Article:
The references to Harry Potter are woven into the story as though it is Cassidy’s favorite book series, her fangirling about the Elephant House is on par with how I would react when seeing it, as I’m sure that’s exactly how Victoria felt as well.

The book is extremely relatable, considering not everyone can see ghosts in their day to day lives. It may be marketed as a Middle Grade book, but anyone with a sense of imagination and adventure could pick this up and fall into the world that Victoria has created.

Not all of the places that Cassidy visits are as light and airy as the Elephant House. Greyfriars Kirk and Mary King’s Close were described as truly creepy places, and I must confess I am easily spooked, so my heart beat fast as events started to rapidly unfurl.

The lore within City of Ghosts itself is just as eerie as the plot. The Raven in Red is a creepy premise, with the disappearance of children and the ability to reach across the Veil in search of a host body so that she can wreak havoc on Edinburgh once more.

One small detail that I feel like I need to point out is the fact that a character that Cassidy meets, Lara Jayne Chowdhury, is POC. It may seem minor to some, but Chowdhury stood out to me because I have a friend with that last name, and to see Indian representation within this eerie setting made me immediately reach out to my friend and tell her that a character shared her namesake. Representation matters, not only in Middle Grade books, but in all genres.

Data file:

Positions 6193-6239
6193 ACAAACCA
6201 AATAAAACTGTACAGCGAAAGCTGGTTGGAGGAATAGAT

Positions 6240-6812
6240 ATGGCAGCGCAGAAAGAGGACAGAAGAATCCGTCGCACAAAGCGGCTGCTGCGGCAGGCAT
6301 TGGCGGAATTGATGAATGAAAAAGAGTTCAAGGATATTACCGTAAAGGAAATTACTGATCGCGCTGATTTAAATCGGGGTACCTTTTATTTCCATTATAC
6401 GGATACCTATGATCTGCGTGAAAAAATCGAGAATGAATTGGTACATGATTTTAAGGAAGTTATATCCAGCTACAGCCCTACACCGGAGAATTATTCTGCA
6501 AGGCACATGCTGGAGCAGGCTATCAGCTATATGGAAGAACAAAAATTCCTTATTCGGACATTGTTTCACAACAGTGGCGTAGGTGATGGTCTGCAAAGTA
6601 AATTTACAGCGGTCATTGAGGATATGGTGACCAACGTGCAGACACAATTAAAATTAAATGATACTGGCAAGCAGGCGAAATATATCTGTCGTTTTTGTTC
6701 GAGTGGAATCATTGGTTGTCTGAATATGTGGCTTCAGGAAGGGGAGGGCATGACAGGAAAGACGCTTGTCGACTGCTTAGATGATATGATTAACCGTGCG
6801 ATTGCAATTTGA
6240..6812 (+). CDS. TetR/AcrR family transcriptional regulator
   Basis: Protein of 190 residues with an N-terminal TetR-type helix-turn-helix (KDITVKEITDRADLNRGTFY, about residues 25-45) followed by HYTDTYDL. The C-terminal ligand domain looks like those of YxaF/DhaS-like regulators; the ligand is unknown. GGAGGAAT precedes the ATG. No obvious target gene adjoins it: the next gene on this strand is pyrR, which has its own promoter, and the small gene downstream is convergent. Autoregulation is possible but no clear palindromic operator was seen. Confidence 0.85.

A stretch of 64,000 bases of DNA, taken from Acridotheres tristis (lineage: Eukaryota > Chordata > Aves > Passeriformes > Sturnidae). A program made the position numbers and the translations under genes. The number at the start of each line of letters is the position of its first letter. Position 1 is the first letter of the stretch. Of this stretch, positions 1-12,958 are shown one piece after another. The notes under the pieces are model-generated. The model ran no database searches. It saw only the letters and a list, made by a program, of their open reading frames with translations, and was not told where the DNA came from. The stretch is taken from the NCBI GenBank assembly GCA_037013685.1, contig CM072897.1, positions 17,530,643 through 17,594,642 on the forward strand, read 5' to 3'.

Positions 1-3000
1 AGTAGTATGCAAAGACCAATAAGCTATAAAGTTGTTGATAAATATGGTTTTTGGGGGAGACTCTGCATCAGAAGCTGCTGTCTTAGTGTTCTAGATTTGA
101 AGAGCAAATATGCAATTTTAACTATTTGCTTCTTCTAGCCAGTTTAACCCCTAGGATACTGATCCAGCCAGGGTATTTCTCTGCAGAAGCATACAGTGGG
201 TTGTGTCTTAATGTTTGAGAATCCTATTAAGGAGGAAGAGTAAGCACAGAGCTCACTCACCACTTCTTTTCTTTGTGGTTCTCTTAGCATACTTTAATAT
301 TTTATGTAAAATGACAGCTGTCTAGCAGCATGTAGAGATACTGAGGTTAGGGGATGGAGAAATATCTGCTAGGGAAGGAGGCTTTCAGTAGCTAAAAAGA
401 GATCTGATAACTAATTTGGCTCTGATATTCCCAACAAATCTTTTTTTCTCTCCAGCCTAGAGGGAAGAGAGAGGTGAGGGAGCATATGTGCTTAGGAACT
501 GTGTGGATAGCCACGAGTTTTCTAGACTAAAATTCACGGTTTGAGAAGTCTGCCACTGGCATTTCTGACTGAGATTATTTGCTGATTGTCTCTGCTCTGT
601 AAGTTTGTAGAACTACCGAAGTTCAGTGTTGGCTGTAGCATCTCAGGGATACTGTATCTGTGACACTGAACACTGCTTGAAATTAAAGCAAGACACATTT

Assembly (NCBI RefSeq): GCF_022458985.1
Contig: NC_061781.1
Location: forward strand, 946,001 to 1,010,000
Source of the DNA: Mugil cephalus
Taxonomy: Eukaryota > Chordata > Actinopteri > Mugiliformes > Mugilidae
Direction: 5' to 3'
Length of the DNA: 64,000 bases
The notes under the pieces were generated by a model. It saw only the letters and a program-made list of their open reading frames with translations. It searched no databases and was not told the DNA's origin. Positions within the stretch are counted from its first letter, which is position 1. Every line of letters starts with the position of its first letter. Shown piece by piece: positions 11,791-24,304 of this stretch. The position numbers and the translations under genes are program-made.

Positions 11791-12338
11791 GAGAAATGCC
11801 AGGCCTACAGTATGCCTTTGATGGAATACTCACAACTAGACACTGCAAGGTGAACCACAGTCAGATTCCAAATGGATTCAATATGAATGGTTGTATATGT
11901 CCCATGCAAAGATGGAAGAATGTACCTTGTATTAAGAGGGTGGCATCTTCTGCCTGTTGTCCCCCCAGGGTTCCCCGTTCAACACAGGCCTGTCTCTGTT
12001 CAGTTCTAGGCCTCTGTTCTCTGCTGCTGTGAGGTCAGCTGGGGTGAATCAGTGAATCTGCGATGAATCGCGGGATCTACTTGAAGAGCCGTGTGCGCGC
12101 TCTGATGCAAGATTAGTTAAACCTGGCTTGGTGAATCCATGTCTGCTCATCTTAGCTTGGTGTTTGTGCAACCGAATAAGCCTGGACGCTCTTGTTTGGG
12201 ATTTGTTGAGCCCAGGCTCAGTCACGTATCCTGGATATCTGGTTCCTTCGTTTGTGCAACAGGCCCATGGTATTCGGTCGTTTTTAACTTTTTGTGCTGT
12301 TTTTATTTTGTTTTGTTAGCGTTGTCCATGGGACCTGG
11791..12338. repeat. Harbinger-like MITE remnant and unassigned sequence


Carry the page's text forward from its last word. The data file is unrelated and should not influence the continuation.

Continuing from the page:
city of ghosts UK cover

Recently on Twitter and instagram Victoria posted about visiting Paris for research on City of Ghosts #2 and I can’t help but speculate what spooky places she could have scouted that could be visited upon in the second book of the series. My first thought, of course, are the catacombs of Paris underground tunnels that hold the remains of over six million people.

I can imagine Cassidy and her parents visiting Notre-Dame and Les Halles, Le Manoir de Paris, Cimetière de Montmartre and, Cimetière du Montparnasse. No matter where Cassidy ends up coming across ghosts in Paris, I can’t wait to read it!

With a late summer release date, City of Ghosts makes for an awesome addition to this year’s chilling autumnal reads alongside earlier this summer’s The Wicked Deep by Shea Ernshaw and Toil & Trouble, a witchy anthology which also came out this past Tuesday!

If you’re a fan of all things V.E. Schwab, like A Darker Shade of Magic and The Monsters of Verity (under Victoria Schwab), then perhaps you’ve read Vicious, the first book in her adult fantasy series, Villains, that is about, well, villains. Vengeful comes out next month, so if you haven’t yet had the chance to read Vicious there is still time before its sequel comes out!

Fans of her A Darker Shade of Magic series should also be on the lookout for the first issue of her prequel comic, The Steel Prince, about prince Maxim Maresh. The comic will run from Oct 10 2018 on wards, with the bind up set to be released around April 2019.